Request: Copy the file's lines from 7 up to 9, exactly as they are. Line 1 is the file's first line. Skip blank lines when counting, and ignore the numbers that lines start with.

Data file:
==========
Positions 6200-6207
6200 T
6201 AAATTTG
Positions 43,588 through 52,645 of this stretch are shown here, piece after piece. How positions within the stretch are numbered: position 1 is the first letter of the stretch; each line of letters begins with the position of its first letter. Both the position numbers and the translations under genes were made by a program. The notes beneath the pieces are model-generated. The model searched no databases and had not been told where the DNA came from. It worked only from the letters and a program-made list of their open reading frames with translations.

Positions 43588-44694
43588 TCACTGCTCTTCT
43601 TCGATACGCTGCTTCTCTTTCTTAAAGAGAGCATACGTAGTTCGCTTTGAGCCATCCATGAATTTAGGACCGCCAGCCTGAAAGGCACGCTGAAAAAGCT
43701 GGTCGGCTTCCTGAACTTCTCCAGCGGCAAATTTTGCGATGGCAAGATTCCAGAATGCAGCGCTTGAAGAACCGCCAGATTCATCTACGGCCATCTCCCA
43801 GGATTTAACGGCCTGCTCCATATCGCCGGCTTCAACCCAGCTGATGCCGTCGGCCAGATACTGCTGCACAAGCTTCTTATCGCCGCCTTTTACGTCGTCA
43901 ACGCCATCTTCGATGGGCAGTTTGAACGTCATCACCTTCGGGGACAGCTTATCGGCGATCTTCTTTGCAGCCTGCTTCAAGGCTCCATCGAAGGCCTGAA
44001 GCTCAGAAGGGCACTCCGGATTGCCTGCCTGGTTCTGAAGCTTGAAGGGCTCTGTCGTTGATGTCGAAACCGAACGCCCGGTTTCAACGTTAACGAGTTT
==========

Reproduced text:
43601 TCGATACGCTGCTTCTCTTTCTTAAAGAGAGCATACGTAGTTCGCTTTGAGCCATCCATGAATTTAGGACCGCCAGCCTGAAAGGCACGCTGAAAAAGCT
43701 GGTCGGCTTCCTGAACTTCTCCAGCGGCAAATTTTGCGATGGCAAGATTCCAGAATGCAGCGCTTGAAGAACCGCCAGATTCATCTACGGCCATCTCCCA
43801 GGATTTAACGGCCTGCTCCATATCGCCGGCTTCAACCCAGCTGATGCCGTCGGCCAGATACTGCTGCACAAGCTTCTTATCGCCGCCTTTTACGTCGTCA